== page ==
Autoimmune diseases generally result from a glitch in the immune system that causes it to attack healthy parts of the body, instead of performing its usual role of guarding against harmful invaders, like bacteria and viruses. This malfunction in the immune system leads to damage of specific or multiple organs. Multiple sclerosis, systemic lupus erythematosus, rheumatoid arthritis, type I diabetes mellitus, and psoriasis are several examples of autoimmune diseases.

Recent studies have demonstrated the relationship between innate immunity and autoimmune diseases. Natural killer (NK) cells, which are key components of the innate immune system, hold a significant therapeutic potential in autoimmune diseases. As a frontliner of the immune system, NK cells have regulatory properties that are able to kill abnormal cells rapidly and produce cytokines, in order to regulate the immune response in autoimmune diseases. 

NK cells have a protective role in autoimmune diseases that involves direct killing of immature dendritic cells, autoreactive T and B cells. Apart from that, NK cells are also involved in the secretion of cytokines such as IL-10 and TGF-β to block the activation and effector functions of autoreactive T and B cells, as well as to exert a powerful anti-inflammatory function against autoimmune diseases.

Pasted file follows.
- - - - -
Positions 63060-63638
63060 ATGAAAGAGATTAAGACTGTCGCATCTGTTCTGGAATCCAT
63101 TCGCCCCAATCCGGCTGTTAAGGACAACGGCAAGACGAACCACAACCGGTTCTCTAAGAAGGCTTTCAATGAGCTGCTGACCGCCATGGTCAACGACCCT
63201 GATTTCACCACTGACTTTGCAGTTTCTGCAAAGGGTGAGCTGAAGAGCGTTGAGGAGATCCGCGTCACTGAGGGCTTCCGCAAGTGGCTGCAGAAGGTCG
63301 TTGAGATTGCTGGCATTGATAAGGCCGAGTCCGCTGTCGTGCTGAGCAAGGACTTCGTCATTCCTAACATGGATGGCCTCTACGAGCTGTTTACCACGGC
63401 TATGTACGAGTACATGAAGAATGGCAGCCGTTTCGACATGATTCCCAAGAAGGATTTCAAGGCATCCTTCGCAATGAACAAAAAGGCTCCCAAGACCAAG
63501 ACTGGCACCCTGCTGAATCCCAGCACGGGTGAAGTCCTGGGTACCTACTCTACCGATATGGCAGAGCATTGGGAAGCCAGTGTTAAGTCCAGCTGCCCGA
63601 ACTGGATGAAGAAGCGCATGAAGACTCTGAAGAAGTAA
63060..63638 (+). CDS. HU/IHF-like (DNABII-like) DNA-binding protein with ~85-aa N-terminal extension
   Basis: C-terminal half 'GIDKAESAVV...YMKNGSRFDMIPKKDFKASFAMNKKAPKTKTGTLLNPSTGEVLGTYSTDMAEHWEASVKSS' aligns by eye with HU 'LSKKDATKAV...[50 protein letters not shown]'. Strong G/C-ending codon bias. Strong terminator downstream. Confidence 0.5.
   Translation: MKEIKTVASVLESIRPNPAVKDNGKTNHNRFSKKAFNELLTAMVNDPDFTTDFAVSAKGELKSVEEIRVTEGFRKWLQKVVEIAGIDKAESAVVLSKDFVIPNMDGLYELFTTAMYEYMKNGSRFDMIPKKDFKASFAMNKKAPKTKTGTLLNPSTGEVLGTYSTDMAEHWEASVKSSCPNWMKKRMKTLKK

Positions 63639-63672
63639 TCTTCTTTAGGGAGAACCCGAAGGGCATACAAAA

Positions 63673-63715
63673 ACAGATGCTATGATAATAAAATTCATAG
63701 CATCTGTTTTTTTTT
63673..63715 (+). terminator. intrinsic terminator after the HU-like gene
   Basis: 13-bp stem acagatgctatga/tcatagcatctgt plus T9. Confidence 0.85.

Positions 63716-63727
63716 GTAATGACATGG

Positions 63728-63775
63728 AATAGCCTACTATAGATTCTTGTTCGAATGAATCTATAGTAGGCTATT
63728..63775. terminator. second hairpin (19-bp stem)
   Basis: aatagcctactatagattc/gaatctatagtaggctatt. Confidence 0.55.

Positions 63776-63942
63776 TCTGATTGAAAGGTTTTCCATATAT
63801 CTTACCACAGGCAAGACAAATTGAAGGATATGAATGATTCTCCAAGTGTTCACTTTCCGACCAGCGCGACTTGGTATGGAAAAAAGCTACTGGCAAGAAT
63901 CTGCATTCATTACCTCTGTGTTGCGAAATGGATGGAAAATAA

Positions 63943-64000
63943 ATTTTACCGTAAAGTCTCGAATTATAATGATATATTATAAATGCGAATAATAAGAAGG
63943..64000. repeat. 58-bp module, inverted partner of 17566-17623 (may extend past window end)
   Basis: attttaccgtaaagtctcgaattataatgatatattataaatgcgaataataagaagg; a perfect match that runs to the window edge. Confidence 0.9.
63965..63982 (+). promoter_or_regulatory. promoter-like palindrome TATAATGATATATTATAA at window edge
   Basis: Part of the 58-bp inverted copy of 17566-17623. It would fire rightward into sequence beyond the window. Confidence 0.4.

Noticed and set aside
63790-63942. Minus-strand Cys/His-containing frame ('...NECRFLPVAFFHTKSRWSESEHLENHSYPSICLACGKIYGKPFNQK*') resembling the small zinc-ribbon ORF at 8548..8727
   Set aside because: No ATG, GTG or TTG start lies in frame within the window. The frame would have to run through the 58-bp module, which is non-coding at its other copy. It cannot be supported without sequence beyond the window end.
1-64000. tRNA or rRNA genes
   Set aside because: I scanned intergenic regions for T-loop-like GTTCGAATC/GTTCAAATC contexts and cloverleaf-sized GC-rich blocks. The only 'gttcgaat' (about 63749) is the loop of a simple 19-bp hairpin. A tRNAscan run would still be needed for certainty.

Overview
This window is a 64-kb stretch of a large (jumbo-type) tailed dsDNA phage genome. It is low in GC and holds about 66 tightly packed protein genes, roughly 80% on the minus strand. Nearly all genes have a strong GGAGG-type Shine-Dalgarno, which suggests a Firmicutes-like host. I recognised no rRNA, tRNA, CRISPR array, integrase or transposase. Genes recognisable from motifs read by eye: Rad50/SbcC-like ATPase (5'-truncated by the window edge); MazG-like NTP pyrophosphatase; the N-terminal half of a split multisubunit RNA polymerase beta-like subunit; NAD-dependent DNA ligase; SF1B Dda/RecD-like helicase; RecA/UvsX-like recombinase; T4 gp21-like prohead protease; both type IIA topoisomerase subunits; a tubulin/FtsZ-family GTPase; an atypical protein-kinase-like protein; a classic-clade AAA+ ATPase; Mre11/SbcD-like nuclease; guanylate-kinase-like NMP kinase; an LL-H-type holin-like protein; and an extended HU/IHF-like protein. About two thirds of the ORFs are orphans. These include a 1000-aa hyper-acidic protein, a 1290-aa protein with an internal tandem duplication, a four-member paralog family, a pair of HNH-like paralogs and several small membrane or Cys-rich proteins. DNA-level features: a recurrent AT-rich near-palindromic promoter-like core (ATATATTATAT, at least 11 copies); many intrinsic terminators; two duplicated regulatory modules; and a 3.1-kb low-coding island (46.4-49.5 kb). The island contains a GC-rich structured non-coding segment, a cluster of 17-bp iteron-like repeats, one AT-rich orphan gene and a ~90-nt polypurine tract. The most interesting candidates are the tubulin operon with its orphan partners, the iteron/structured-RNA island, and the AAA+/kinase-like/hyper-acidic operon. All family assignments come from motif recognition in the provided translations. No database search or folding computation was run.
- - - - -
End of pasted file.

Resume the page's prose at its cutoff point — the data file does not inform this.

In short, NK cells serve an immunoregulatory function in the maintenance of immune homeostasis. Thereby, NK cells harbour great potential for utilization in a number of therapeutic interventions, especially in autoimmune diseases and cancer.

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1. Kucuksezer, U.C., Aktas Cetin, E., Esen, F., Tahrali, I., Akdeniz, N., Gelmez, M.Y. and Deniz, G. (2021). The role of natural killer cells in autoimmune diseases. Frontiers in immunology, 12, p.79.

2. Liu, M., Liang, S. and Zhang, C. (2021). NK cells in autoimmune diseases: protective or pathogenic?. Frontiers in Immunology, 12, p.701.